ed a tempting idea for other airlines. Some airlines are considering switching to the new fare
system as one of the ways of recouping the extra fuel cost that seem to slim the profit mar-
gins. For instance, the `customers of size' policy adopted by Southwest Airlines appears to be
a replica of the `pay-by-weight' policy. Under the `customers of size' policy, the extra size of
a passenger is determined by the armrests. Those who cannot fit between the armrests are
considered to exceed the size of a conventional seat. As such, they are required to purchase
another seat, in order to occupy a space of two seats (Davies, 2013).
Despite these approaches towards the adoption of the `pay-by-weight' system, some
airlines have expressed objection to it. For instance, EasyJet and Ryanair have already dis-
carded the new idea (Davies, 2013). It is also likely that large carriers will not accept the new
system because it is associated to an array of problems including legal and logistic issues.
Policies Related to `Pay-by-Weight' Policy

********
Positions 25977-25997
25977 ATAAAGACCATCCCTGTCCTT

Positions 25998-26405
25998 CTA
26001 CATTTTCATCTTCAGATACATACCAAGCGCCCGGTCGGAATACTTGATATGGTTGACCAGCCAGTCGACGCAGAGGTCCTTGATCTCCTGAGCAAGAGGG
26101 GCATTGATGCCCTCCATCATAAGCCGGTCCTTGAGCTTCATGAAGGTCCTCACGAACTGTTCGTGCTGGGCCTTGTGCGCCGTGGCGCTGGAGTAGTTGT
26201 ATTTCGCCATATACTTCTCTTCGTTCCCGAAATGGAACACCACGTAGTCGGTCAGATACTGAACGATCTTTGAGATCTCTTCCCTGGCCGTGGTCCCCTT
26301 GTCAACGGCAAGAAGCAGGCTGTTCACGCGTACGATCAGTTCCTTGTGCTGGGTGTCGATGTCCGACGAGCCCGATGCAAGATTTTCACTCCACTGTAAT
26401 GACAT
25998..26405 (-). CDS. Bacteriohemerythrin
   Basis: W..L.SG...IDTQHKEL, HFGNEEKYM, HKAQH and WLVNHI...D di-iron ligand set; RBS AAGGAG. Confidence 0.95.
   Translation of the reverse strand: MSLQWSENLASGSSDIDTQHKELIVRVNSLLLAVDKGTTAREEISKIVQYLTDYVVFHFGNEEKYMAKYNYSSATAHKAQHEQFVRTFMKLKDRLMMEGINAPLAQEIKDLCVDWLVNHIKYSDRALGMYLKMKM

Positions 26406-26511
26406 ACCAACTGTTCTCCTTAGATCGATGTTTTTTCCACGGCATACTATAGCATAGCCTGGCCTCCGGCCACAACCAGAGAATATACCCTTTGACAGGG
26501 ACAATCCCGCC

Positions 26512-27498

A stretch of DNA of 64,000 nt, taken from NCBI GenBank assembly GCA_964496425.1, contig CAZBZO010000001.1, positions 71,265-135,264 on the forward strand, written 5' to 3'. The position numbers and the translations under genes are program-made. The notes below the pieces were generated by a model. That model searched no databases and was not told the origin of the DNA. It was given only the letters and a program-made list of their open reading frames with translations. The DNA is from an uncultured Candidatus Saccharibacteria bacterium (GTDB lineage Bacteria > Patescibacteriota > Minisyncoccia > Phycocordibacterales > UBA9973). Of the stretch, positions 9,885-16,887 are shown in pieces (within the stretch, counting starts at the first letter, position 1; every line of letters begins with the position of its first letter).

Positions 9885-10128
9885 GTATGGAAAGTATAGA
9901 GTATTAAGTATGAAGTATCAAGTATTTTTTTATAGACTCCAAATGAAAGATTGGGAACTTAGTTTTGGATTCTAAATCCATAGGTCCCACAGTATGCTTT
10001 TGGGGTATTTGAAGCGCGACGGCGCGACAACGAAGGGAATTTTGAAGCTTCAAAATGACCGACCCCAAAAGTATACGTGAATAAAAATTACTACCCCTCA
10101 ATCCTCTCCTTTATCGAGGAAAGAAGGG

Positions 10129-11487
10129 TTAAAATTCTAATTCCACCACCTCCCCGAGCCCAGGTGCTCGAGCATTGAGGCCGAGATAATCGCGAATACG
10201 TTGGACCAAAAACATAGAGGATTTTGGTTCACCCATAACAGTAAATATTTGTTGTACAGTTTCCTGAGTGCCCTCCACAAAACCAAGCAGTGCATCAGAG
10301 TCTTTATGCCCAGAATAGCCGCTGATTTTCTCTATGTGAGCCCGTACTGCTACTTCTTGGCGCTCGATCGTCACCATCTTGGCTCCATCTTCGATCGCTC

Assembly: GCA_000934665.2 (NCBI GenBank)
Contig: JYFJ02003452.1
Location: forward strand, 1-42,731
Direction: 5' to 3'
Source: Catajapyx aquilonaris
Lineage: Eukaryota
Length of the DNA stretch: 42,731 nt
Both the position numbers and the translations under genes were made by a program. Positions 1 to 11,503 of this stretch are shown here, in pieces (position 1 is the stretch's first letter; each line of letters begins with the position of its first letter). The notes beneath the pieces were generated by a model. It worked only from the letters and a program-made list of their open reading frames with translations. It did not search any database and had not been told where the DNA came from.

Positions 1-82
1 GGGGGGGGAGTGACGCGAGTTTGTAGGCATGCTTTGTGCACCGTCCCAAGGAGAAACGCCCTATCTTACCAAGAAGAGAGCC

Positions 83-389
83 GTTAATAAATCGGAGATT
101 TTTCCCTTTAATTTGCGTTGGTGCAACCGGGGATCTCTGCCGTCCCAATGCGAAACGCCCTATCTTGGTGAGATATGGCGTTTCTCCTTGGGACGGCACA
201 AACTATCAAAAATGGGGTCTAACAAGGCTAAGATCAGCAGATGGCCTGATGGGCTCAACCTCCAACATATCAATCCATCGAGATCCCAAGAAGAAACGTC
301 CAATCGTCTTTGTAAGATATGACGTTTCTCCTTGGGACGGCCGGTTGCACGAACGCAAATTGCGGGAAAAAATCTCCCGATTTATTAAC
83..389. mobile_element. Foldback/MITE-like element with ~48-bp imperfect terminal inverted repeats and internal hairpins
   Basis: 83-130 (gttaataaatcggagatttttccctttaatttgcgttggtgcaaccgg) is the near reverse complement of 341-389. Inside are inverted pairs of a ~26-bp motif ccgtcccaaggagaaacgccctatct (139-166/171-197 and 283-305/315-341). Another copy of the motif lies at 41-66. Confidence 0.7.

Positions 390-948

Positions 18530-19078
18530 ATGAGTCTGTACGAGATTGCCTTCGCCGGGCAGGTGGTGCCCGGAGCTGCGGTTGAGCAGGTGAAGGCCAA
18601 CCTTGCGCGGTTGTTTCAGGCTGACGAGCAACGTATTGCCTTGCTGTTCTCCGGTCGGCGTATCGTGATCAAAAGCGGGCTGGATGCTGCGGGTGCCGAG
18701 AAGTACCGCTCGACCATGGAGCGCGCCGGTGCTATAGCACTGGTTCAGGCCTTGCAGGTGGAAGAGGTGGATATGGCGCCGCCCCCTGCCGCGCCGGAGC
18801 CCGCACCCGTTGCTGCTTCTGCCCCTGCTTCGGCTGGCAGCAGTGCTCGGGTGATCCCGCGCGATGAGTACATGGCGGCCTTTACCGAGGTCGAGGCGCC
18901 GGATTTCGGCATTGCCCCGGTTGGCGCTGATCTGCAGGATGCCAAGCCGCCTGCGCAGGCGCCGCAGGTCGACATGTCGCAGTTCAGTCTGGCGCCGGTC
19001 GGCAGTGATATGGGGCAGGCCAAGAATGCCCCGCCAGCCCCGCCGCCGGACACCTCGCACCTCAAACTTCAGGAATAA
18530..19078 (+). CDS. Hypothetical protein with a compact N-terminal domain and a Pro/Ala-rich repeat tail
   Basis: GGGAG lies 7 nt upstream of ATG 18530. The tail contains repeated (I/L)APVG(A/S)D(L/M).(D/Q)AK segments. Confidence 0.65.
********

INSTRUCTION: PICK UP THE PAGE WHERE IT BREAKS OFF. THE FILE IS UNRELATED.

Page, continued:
Currently, there are no clearly communicated public policies related to obese passen-
gers. In the United States, policies related to seats for obese people are set by airlines, but
they are not protected by the constitutional law. This lack of a legal guideline on setting air-
line fares appears to be the most stabling block to the new approach of `pay-by-weight' sys-
tem. In contrast, rights of obese people are protected by most constitutions under the disabil-
ity legislations. For instance, the Canadian judicial system prohibits discrimination based on
body weight. In 2008, the Supreme Court ruled that imposing extra fares on passengers who
are differently-abled is a form of discrimination. As such, obese people are considered to be
among the differently-abled people. In its landmark ruling on extra fares, the court upheld the
Excerpt out of 9 pages
- Quote paper
- Patrick Kimuyu (Author), 2018, Ethical issues regarding the charging of overweight people on airplanes. The "pay-by-weight" policy, Munich, GRIN Verlag, https://www.grin.com/document/387501